Wednesday, November 23, 2011

Oregon Governor Puts the Kibosh on Executions

This week Oregon Governor John Kitzhaber placed a moratorium on all executions, issued a temporary reprieve stopping the December 6 execution of execution volunteer Gary Haugen, according to the Oregonian.  The governor urged the state to "find a better solution" to a system that he said is arbitrary, expensive and "fails to meet basic standards of justice."

Oregon became the latest of five states to abolish or back away from the death penalty. New York's highest court ruled the death penalty statute unconstitutional in 2004. New Jersey repealed its death penalty law in 2007. New Mexico followed suit two years later. And Illinois abolished it earlier this year.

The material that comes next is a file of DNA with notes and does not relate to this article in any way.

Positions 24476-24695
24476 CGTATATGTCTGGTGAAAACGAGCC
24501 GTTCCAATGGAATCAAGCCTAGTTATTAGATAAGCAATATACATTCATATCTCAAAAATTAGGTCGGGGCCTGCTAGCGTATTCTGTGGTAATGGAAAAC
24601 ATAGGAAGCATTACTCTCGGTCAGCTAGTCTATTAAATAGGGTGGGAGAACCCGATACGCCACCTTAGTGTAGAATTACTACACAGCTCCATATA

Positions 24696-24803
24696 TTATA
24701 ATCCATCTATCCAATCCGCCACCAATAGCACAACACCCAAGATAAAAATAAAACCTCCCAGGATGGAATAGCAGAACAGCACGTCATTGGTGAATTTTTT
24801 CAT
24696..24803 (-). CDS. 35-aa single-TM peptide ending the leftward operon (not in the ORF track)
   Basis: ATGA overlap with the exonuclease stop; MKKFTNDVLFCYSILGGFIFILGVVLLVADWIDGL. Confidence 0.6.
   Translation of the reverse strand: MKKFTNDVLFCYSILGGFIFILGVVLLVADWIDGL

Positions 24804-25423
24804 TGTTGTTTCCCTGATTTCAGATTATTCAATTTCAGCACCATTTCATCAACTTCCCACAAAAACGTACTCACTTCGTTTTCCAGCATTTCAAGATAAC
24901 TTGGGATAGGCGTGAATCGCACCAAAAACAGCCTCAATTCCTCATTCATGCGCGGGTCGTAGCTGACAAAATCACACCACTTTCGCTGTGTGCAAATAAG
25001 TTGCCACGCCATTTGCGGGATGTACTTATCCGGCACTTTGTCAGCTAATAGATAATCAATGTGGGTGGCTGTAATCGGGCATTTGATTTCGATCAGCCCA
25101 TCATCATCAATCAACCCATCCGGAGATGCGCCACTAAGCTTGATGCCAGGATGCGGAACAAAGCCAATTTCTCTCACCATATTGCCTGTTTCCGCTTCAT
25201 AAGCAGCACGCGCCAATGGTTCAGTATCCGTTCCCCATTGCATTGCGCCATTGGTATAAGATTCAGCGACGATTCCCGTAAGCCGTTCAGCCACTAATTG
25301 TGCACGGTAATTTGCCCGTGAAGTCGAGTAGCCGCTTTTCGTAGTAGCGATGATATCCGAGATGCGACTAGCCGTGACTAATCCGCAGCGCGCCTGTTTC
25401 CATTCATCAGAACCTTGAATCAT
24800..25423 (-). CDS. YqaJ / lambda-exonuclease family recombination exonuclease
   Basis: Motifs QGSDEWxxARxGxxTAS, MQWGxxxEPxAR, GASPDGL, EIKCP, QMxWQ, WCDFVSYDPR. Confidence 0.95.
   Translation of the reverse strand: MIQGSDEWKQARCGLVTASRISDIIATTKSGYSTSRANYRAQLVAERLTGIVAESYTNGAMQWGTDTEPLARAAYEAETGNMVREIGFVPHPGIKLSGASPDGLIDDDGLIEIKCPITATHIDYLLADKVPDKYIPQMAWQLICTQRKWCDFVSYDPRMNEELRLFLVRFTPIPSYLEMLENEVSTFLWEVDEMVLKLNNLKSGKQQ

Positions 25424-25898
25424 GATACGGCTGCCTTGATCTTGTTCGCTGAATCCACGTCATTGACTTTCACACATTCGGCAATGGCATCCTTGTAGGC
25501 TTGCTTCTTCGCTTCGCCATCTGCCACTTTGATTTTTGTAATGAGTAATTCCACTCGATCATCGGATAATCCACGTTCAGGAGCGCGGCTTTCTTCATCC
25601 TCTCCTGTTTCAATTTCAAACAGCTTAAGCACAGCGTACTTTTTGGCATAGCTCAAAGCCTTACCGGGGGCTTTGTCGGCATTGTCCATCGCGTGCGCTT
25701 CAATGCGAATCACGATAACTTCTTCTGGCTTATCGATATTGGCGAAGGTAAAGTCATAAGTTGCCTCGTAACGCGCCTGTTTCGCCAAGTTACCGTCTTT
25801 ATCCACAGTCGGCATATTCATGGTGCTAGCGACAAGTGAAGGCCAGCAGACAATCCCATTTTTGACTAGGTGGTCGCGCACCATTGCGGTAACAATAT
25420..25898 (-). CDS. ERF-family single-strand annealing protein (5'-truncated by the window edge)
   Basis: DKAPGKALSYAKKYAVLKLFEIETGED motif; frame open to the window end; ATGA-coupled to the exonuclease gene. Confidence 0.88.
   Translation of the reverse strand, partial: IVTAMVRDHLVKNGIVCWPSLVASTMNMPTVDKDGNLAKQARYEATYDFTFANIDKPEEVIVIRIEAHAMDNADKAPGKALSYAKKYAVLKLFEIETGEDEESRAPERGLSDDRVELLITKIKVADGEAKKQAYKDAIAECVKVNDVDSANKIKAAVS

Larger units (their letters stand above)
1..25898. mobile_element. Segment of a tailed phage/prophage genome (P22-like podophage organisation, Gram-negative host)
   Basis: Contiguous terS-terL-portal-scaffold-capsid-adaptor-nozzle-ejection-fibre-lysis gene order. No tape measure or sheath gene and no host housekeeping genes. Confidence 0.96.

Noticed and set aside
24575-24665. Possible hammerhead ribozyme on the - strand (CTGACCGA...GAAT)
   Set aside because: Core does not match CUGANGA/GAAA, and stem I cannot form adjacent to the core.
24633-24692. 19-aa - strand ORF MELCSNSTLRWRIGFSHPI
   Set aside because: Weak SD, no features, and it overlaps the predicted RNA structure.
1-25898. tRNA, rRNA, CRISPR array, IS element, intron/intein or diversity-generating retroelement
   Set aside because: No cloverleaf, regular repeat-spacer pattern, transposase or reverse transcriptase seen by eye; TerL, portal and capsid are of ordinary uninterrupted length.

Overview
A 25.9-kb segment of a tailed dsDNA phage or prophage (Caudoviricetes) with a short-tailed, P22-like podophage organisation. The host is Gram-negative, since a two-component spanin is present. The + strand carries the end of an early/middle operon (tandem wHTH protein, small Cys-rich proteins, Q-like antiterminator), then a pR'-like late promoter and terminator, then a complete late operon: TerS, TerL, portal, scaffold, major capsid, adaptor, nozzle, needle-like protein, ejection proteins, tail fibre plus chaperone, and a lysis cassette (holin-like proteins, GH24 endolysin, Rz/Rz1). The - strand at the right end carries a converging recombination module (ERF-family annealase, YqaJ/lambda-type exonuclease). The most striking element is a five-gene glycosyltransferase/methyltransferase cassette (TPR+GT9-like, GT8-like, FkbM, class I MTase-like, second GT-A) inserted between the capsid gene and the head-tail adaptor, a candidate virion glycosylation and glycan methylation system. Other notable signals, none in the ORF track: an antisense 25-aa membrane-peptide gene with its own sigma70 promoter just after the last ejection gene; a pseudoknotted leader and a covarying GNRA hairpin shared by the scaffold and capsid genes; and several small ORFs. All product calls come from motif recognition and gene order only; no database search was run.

"In my mind, it is a perversion of justice," Governor Kitzhaber said at a crowded news conference, his voice strained and uncharacteristically quavering at times. "I refuse to be a part of this compromised and inequitable system any longer and I will not allow further executions while I am governor," reported the Oregonian.

Haugen volunteered to be executed by lethal injection. He appeared to overcome the last obstacle earlier this week when the state Supreme Court allowed the execution to proceed. Governor Kitzhaber said he made up his mind last week and wanted to wait for the legal issues to play out before making a public declaration.

Oregon has abolished and reinstated the death penalty several times since it was first enacted in 1864, and Governor Kitzhaber said he did not know if people will support repealing capital punishment, reported the Oregonian.

The reprieve for Haugen remains in place as long as Governor Kitzhaber is governor.  However, Haugen may file an appeal because it is his intention to be executed.

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